Safety Course Not Required For Uber, Lyft, Others

hoodline – excerpt

In the wake of an Uber driver arrested after allegedly hitting and injuring a cyclist in Fisherman’s Wharf on Sunday, more questions are being raised about driver safety requirements.

Specifically, taxis are regulated by SFMTA and are required to take 28 hours of classes through one of four approved private driving schools, and another day of training through the SFMTA. An hour of the SFMTA training includes instruction on sharing the road with bicyclists and pedestrians, is taught by a member of the San Francisco Bicycle Coalition. At least two hours of testing is required. And as part of the city’s Vision Zero plan, which aims to eliminate traffic deaths by 2024, SFMTA is instituting a large vehicle urban driving safety program for all large vehicle drivers who work for the city.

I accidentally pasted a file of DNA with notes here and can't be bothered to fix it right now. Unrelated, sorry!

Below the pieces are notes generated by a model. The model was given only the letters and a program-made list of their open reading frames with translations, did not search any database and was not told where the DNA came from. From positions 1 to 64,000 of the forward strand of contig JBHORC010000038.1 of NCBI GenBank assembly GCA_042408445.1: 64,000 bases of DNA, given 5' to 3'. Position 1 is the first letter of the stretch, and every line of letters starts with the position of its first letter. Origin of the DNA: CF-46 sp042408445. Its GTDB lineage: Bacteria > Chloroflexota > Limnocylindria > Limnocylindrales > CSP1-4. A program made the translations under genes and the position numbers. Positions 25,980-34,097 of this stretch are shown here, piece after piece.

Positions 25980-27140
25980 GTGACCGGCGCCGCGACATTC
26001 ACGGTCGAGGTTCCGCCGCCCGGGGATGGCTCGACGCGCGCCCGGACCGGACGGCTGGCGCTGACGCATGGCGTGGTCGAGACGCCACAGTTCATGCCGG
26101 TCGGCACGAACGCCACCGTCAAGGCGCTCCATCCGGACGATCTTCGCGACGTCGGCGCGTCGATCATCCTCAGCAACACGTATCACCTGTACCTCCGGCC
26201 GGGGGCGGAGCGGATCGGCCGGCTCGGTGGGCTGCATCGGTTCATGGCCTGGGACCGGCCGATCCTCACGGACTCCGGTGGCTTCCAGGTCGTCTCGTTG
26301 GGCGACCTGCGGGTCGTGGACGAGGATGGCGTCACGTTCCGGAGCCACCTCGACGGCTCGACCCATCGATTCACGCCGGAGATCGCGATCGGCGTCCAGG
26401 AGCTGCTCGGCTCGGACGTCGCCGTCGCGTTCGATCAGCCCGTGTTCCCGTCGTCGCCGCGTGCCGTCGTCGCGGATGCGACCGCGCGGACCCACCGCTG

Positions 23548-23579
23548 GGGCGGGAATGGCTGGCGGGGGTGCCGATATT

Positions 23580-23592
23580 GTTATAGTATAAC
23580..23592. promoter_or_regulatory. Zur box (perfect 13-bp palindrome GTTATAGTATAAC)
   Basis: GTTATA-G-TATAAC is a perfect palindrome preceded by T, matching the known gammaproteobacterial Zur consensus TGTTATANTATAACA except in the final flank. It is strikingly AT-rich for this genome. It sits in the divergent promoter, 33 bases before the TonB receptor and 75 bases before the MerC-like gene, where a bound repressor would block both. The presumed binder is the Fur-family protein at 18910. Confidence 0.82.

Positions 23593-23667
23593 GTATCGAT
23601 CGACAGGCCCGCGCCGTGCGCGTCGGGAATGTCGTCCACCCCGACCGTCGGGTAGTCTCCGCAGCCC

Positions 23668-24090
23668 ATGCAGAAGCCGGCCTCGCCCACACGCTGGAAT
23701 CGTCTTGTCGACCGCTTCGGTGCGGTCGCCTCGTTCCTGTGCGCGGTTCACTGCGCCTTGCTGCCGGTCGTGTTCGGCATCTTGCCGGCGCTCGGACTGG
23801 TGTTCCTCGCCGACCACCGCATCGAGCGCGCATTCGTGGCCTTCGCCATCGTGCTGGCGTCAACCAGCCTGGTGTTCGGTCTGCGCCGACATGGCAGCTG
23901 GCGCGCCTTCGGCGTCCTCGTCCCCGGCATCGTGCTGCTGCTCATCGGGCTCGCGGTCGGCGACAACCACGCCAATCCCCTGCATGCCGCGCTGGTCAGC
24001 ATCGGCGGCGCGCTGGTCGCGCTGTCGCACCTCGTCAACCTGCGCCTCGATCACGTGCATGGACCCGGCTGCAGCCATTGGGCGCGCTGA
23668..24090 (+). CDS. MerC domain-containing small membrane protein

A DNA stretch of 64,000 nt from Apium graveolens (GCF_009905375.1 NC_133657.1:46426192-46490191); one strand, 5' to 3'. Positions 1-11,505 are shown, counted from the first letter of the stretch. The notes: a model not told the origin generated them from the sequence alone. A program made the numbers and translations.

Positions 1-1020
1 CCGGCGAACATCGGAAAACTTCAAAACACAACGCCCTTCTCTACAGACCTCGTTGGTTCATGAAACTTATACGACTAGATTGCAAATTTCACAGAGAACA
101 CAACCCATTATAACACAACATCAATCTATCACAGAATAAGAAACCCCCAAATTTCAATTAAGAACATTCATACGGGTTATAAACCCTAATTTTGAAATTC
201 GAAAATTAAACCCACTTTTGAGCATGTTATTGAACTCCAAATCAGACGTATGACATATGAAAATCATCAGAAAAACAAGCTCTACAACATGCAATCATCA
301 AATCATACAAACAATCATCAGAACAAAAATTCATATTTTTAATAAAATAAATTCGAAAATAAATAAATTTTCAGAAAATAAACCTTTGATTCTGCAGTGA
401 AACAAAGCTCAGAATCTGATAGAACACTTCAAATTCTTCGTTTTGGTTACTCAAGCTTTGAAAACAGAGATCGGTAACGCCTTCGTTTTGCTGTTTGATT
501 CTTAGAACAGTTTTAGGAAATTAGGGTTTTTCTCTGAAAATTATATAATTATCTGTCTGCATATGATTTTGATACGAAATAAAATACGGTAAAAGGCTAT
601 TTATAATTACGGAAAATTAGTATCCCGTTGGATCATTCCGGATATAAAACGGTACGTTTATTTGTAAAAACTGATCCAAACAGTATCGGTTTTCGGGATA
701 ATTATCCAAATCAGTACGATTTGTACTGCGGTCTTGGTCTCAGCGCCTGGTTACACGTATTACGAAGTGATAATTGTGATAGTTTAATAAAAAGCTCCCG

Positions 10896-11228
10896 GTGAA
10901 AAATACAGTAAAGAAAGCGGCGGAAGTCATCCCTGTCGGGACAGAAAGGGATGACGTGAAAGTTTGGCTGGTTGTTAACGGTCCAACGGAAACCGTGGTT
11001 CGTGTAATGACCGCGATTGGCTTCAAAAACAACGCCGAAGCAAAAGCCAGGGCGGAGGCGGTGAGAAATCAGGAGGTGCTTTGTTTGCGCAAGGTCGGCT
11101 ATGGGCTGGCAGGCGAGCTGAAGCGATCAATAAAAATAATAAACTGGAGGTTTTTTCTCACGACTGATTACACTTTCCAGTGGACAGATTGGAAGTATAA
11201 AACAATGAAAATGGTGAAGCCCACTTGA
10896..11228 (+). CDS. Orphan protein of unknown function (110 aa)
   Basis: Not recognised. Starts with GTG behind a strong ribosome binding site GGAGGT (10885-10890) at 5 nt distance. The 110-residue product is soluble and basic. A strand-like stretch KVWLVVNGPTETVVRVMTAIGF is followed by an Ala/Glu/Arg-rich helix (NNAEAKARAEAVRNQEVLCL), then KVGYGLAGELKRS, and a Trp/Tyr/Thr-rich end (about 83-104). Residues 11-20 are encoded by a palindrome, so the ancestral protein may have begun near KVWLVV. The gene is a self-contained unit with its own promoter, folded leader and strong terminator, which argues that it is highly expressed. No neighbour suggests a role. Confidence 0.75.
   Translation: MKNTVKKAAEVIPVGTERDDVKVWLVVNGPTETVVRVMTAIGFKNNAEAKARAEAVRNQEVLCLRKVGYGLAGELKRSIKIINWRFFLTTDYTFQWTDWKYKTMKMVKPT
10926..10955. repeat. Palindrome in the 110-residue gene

All told, as Central City Extra covered in their latest issue (PDF), there are 71 pages of dense regulations for cab drivers to follow.

Not so for drivers working for Uber, Lyft, Sidecar or limo companies, which are not regulated by the SFMTA – they only have 28 simple regulations to follow.

And the San Francisco Bicycle Coalition, among others, is concerned about this gap in safety mandates. “We need to ensure everyone knows how to share the road safely,” said Tyler Frisbee, policy director at the organization. Many of the drivers, she said, aren’t used to driving in a city as busy as San Francisco.

“Whether cab, Uber, Lyft—they’re pulling over to the side frequently, they’re loading and unloading, they’re driving through crowded areas” such as Market Street, SoMa and the FiDi, Frisbee said. “The reason SFMTA hires us is they want to protect peoples’ lives,” she added. “There’s no similar training for Uber. Their drivers take a couple of very short safety classes that are taught online.”… (More)